Camp Mud

Camp Mud (HM13SL)

Location: Berkeley Springs, WV 25411 Morgan County
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Country: United States of America
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N 39° 26.166', W 78° 15.288'

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Unger's Crossroads Bivouacs

— Jackson's Bath-Romney Campaign —

(Preface): On January 1, 1862, Confederate Gen. Thomas J. "Stonewall" Jackson led four brigades west from Winchester, Va., to secure Romney in the fertile South Branch Valley on the North Western Turnpike. He attacked and occupied Bath on January 4 and shelled Hancock, Md.; he marched into Romney on January 14. Despite atrocious winter weather, Jackson's men destroyed telegraph lines and 100 miles of Baltimore and Ohio Railroad track. Leaving Gen. William W. Loring's brigades in Romney, Jackson led the Stonewall Brigade back to Winchester on January 23. Loring followed on January 31, and the Federals reoccupied Romney on February 7.

Along the stream behind you and on the bluff's in front of you, a Confederate army of 8,500 men twice bivouacked during the Bath-Romney Campaign, on January 2 and January 7-13, 1862. The first bivouac occurred as Confederate Gen. Thomas J. "Stonewall" Jackson's men marched from Winchester to attack the Federal garrison at Bath (present day Berkeley Springs).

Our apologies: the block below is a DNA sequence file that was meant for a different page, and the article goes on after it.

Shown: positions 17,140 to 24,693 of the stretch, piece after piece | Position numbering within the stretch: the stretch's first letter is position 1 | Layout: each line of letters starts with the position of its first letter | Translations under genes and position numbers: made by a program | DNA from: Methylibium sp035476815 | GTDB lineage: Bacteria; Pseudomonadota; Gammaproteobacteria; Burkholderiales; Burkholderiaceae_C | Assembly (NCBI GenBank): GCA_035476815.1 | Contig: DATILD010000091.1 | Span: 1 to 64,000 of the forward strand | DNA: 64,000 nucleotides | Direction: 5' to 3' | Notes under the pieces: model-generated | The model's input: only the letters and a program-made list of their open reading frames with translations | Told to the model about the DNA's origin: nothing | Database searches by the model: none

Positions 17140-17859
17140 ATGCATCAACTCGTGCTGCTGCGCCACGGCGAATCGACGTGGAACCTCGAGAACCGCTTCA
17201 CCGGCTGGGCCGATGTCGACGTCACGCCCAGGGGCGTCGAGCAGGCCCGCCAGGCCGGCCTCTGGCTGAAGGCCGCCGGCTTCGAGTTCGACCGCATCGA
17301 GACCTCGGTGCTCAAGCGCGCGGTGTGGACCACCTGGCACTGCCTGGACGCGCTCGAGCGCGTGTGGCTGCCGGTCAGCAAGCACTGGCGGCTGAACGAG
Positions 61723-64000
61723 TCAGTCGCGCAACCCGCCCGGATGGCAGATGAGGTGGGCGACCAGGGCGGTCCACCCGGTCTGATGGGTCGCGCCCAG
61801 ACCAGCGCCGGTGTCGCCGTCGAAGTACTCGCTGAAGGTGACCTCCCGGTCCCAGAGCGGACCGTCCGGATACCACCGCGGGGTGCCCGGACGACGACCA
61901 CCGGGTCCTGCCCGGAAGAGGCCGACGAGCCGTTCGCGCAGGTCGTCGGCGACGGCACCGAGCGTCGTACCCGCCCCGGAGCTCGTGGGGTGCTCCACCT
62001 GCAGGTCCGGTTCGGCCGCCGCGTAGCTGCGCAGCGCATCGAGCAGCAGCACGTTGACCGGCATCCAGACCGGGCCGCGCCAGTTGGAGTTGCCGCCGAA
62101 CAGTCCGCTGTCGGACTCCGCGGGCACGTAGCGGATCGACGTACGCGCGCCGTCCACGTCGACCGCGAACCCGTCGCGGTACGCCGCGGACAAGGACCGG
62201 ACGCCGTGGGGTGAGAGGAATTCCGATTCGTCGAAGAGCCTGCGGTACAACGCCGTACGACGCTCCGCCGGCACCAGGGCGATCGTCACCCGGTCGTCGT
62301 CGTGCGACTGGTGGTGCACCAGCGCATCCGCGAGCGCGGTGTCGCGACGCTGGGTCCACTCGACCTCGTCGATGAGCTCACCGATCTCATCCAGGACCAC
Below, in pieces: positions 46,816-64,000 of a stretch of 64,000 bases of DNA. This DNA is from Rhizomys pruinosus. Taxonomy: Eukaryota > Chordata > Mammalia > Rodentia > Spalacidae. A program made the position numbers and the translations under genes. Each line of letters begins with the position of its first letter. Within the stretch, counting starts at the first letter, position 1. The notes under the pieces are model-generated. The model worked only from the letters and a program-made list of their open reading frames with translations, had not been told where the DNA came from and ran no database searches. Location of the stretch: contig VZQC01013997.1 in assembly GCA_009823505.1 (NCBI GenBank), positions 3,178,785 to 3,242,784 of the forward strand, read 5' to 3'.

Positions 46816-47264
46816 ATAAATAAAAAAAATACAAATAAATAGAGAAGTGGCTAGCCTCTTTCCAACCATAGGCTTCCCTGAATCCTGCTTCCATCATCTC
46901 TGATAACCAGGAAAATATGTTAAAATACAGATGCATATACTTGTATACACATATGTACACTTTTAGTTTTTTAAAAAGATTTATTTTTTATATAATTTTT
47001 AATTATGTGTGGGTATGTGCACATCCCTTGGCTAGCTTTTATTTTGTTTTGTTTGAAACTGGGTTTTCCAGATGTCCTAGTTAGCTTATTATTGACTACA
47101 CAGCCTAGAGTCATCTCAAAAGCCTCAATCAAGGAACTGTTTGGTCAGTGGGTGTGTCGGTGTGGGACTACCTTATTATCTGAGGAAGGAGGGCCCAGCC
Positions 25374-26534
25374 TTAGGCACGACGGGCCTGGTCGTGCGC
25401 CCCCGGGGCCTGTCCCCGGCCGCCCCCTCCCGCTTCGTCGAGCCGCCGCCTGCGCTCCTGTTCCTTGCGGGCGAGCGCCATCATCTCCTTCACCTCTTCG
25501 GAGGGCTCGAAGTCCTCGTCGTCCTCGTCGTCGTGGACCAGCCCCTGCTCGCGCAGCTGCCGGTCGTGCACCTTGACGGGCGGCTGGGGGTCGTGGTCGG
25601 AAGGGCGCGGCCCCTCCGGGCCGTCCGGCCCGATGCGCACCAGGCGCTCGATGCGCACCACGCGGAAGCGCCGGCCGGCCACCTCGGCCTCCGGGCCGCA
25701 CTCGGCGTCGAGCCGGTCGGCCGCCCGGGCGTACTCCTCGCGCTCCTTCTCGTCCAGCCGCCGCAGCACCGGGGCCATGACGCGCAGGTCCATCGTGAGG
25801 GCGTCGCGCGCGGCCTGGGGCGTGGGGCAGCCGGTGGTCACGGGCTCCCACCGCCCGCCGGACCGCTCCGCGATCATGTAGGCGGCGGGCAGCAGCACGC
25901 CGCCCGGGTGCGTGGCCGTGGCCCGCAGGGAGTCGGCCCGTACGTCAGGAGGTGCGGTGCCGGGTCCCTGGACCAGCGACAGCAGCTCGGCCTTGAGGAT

After several days of fighting and tearing up Baltimore and Ohio Railroad track, Jackson's army returned here on January 7 to rest before marching west to Romney. The weather deteriorated, inflicting hardship on both men and animals. The 8,500-man army bivouacked here for almost a week while the horses pulling the wagons and artillery were rough-shod for the icy roads.

Hundreds of wagons and horses, thousands of men, and relentless snow and rain quickly turned these fields into a quagmire that the soldiers sarcastically named Camp Mud. After three days, Jackson moved the camp half a mile to the northeast, and the men of the 33rd Virginia Infantry promptly named it Camp No Better. While his men lay in the mud exposed to the elements, Jackson enjoyed the hospitality and warmth of Oakleigh Manor (the large house on the hill in front of you), the home of Washington Unger, a local businessman and politician.

During the campaign, some 2,000 men, or almost a quarter of Jackson's force, became casualties not of bullets but illness Many became sick during the miserable bivouac here and slowly staggered back to Winchester in small groups. An unknown number died of pneumonia and other diseases related to extreme exposure.
HM NumberHM13SL
Series This marker is part of the West Virginia Civil War Trails series
Placed ByWest Virginia Civil War Trails
Marker ConditionNo reports yet
Date Added Sunday, October 26th, 2014 at 3:33pm PDT -07:00
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Locationbig map
UTM (WGS84 Datum)17S E 736263 N 4368769
Decimal Degrees39.43610000, -78.25480000
Degrees and Decimal MinutesN 39° 26.166', W 78° 15.288'
Degrees, Minutes and Seconds39° 26' 9.96" N, 78° 15' 17.28" W
Driving DirectionsGoogle Maps
Area Code(s)304
Closest Postal AddressAt or near 101-111 County Rte 13, Berkeley Springs WV 25411, US
Alternative Maps Google Maps, MapQuest, Bing Maps, Yahoo Maps, MSR Maps, OpenCycleMap, MyTopo Maps, OpenStreetMap

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